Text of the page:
Best Email App For Mac And Android

Posted By admin On 16.02.22
  • With support for Exchange and IMAP accounts, Outlook for iOS is the best email app for iPhone in an enterprise environment; POP, alas, is not supported. Like on the desktop, Outlook for iOS comes a calendar, which is simple but functional.
  • Gmail is a bit of a cheap pick for email apps. It comes pre-installed on most Android devices. Thus, you probably already have it. The app supports multiple inbox settings, multiple accounts,.
  • For our always-updating directory of all the best apps, be sure to bookmark our App Directory, where we profile amazing apps for Windows, Mac, Android, and iOS each week—browser extensions, too.
  1. Best Email App For Mac And Android

With smartphones and tablets now essential parts of your life, mobile email apps have evolved, each offering their own approach to the task of managing your inbox. But not all email helpers are created equal. From general purpose email app replacements to ones offering customization options, and AI smart assistance, here are the 15 email apps you might want to take for a spin.

Microsoft Outlook (Android, iOS: Free)

Microsoft acquired the excellent mobile email app Accompli in 2014, extensively reworking and rebranding it into the mobile version of Microsoft Outlook (Android, iOS). The resulting Outlook mobile app is a mobile productivity powerhouse, bringing your email, attachments, contacts and calendars into easy reach. Outlook's built-in analytic engine automatically surfaces important email (across multiple accounts) based on your communications, and quick swipe controls allow you to easily triage your email. It's a great mobile email app, and works with Exchange, Office 365,, Gmail, Yahoo Mail and iCloud email accounts. Microsoft is looking to enhance the Outlook mobile app, with a variety of new features planned to roll out in the near future.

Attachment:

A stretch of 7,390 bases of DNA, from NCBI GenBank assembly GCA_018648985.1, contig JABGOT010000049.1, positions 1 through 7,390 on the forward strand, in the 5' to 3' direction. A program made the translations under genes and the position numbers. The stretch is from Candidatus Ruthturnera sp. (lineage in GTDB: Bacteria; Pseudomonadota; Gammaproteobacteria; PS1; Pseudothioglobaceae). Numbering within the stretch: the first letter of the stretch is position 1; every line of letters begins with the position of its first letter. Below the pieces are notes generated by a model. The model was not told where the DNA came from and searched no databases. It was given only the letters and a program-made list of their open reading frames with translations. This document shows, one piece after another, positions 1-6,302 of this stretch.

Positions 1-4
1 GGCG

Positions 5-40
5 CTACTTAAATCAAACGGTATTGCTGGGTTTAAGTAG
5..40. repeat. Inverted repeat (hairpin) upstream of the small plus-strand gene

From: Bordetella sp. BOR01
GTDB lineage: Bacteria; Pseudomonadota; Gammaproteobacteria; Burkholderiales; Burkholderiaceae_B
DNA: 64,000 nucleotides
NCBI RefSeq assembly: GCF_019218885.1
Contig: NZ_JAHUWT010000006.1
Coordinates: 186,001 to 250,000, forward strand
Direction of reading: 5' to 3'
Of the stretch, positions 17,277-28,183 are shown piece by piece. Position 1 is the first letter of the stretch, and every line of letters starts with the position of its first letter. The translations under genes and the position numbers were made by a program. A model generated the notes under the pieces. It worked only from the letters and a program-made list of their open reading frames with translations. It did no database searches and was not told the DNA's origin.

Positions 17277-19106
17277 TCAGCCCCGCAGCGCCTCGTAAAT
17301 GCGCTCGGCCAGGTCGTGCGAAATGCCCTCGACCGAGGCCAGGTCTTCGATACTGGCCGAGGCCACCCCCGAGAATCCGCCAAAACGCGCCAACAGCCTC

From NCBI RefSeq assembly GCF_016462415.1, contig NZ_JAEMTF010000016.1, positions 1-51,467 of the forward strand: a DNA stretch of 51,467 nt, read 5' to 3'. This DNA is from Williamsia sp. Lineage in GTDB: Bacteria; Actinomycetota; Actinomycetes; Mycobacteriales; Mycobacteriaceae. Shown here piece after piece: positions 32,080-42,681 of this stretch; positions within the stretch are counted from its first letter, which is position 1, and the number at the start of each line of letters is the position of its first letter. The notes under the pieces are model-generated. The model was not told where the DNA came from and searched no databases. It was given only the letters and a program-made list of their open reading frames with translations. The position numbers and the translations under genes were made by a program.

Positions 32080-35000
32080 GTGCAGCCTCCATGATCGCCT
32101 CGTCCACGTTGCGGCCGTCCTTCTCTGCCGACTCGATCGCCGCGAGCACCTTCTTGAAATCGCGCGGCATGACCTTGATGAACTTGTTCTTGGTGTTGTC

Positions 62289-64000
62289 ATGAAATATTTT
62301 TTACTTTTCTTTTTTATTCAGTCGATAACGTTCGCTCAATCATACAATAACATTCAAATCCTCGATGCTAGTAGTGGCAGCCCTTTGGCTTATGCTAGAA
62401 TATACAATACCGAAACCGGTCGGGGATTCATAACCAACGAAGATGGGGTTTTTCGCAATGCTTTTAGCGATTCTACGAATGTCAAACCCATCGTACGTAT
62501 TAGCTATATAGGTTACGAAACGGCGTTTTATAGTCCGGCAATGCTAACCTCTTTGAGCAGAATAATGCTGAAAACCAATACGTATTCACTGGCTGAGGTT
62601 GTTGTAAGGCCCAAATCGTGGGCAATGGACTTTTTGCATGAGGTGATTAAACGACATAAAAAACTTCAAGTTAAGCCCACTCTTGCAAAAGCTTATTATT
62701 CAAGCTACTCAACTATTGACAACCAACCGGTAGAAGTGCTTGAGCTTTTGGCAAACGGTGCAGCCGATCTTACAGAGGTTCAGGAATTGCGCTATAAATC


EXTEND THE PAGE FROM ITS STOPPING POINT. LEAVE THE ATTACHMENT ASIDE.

Gmail (Android, iOS: Free)

Google's Gmail (Android, iOS) comes default on most Android devices, and if you're already a heavy user of the search titan's web mail service, this may very well do everything you need. The Gmail app supports multiple accounts and notifications, while also offering particularly handy tools for organizing your emails. Automatic filters can sort out social notifications and spam mail, and users can get really get down to the nitty-gritty, setting rules for tagging incoming mail by sender and automatically shunting them into folders. In addition to Gmail, the app also supports a variety of IMAP and POP email accounts and Exchange. Google is continually adding features and improvements to the mobile apps, such as an Undo Send feature, customizable priority notifications, and the option to turn off the conversation view mode.

Dispatch (iOS: $6.99)

Can't decide which Email App to use on your Android device? We've looked at the 11 best Android Email Apps in 2016 and created an overview for you.

Dispatch treats your inbox as a to-do list. The app features quick, aggressive sorting options to quickly get your mail into archives or sent to a variety of other apps. Users can archive emails into Evernote, send links to Pocket or create linked events with Fantastical. It's fast, but not perfect. While Dispatch supports most IMAP services, it doesn't support POP email. It's a powerful tool for users that turn their emails into task items, sharing email content to a variety of apps and services.

ProtonMail (Android, iOS: Free)

ProtonMail (Android, iOS) offers its users a free, end-to-end encrypted email solution designed to make sure that nobody but you and your intended recipients can decrypt and read your messages. The service uses open source implementations of AES, RSA, and OpenPGP to help maximize security and privacy, and the app has the additional advantage of being ad-free. While anyone can sign up for a free ProtonMail account and email address, premium tiers offer more organizational features and cloud storage.